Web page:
Asian Youth Games
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The Asian Youth Games (AYG) is a regional multi-sports event. The first edition of the series was held in 2009 with Singapore as the host country. The games were held from 29 June to 7 July over various venues across the island. It was participated by 43 National Olympics Councils (NOCs) from the Asian continent. A total of nine sports were contested by 1,321 athletes, 471 female and 850 male, ranging in ages from 14 to 17.
The AYG was first mooted in 2007 as part of Singapore's bid to host the first ever Youth Olympic Games (YOG) to be held in 2010. It was deemed as an important testing ground for the host country as well as for young Asian athletes. The games were in part a preparatory test run for the host country for the actual YOG. Hence members of the Singapore Youth Olympic Games Organising Committee (SYOGOC) were involved in the staging and running of the AYG.
The objectives of the Games were to provide "a platform for youths in Asia to engage in friendly competition and imbibe the Olympic sporting values of excellence, friendship and respect". The Games were also intended to be a forum for the exchange of culture and learning. A number of non-sports related programmes were incorporated into the Games to achieve an all-round learning experience.
Singapore Sports Council (SSC) organised the Games with an estimated cost of S$15 million. The amount spent was part of the budget for the YOG, which stands at S$130 million. Additionally, numerous sponsors and partners, namely NTUC Fairprice, Samsung, Volvo, Jaguar and several others, facilitated the Games. A pool of volunteers was trained for the AYG and the same training programme will be extended to the volunteers of the YOG.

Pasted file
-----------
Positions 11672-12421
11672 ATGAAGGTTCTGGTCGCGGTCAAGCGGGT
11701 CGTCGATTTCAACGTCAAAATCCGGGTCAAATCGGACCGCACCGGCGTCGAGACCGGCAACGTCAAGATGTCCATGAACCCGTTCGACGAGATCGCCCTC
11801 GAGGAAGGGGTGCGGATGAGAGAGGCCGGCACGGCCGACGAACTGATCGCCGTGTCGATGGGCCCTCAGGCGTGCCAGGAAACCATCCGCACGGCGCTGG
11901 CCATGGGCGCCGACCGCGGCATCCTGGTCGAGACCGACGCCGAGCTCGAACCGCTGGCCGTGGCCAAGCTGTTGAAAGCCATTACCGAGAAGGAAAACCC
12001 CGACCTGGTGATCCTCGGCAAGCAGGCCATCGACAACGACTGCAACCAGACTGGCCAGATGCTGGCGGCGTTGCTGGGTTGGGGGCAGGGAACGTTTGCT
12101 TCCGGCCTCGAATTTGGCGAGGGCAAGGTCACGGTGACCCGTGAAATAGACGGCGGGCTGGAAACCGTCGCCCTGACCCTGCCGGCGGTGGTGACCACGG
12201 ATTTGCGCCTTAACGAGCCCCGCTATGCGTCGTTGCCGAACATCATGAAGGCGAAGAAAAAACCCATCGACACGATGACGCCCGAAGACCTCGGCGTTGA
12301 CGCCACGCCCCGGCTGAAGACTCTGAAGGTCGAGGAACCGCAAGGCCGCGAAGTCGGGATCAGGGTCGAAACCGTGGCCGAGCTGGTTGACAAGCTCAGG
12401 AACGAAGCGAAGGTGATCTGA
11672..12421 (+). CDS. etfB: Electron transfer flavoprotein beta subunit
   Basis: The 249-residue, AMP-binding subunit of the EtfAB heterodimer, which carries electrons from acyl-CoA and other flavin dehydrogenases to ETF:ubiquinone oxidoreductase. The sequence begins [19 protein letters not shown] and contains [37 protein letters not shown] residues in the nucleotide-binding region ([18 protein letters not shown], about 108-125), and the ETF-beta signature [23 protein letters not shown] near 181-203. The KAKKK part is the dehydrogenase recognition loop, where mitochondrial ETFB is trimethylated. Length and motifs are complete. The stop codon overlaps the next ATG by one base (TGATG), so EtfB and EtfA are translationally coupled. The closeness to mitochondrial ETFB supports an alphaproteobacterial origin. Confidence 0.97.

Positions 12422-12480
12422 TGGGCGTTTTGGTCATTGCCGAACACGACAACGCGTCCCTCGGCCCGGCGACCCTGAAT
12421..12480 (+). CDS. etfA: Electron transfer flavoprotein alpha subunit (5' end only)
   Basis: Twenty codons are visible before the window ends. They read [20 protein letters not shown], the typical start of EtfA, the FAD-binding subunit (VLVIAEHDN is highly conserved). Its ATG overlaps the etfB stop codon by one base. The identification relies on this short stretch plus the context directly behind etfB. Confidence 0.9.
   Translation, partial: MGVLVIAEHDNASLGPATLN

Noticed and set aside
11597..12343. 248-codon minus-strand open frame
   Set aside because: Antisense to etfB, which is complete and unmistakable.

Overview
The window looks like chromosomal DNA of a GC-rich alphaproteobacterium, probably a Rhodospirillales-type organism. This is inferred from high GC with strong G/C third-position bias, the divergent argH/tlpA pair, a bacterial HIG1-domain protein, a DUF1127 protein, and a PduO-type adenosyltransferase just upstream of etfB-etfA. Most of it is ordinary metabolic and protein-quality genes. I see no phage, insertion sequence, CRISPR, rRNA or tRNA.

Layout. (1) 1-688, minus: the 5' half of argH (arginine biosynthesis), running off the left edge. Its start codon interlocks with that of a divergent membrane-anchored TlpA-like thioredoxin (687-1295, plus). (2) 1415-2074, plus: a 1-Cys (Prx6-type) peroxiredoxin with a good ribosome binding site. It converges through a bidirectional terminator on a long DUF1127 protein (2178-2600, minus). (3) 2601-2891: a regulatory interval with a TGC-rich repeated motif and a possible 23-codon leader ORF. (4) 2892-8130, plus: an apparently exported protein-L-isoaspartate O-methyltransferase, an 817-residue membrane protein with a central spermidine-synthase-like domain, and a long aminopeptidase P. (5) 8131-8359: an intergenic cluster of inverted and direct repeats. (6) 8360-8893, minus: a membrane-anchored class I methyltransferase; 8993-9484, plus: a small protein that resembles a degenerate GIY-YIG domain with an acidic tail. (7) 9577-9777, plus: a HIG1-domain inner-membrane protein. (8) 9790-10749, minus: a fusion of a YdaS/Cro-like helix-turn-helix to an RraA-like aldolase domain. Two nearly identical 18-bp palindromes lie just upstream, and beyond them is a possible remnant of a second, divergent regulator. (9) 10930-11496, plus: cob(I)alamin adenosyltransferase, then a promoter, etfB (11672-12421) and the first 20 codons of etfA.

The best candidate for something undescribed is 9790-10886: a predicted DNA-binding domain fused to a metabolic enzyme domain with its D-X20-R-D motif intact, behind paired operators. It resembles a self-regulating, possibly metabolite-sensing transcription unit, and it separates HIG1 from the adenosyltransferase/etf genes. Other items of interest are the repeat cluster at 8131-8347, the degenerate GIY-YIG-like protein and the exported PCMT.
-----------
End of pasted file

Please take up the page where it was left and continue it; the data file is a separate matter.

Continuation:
Given time-constraints in putting the Games together, the OCA allowed Singapore to host a smaller scale competition, with fewer sporting events to be contested. The YOG on the other hand is expected to be a full-scale event in the same vein as the Summer Olympic Games. A total of 5,000 athletes and officials from 205 NOCs are expected at the YOG, which is scheduled to run for 12 days with competitions in 26 sporting disciplines. The next edition of the Games will be held in Incheon, Korea in 2013.
The Singapore edition of the AYG was officially opened on 29 June 2009 with Prime Minster Lee Hsien Loong serving as the Guest of Honour. Given the competition's affiliation with the YOG, several members of the Singapore National Olympic Council (SNOC) and OCA were also present at the opening ceremony that was held at the Singapore Indoor Stadium. Three Singapore athletes, namely, swimmer Tao Li, shooter Jasmine Ser and bowler Remy Ong, who have all represented Singapore at regional and international levels, carried out the AYG cauldron lighting ceremony.
In total, ten different events were contested- athletics, beach volleyball, bowling, diving, football, sailing, shooting, swimming, table tennis and FIBA 33, a variation of basketball that involves three players on each team. Though the Games officially commenced on 30 June, a day after the opening ceremony, the football competitions started two days earlier given the large number of teams involved in the event. The preliminary rounds of the football competition began much earlier on 20 June.
Swissotel The Stamford was selected as the Games village for its central location in the heart of town, which provided ease of access to all the game venues. All athletes were housed at Swissotel The Stamford, while country delegates were housed at Fairmont Hotel, just next to Swissotel The Stamford.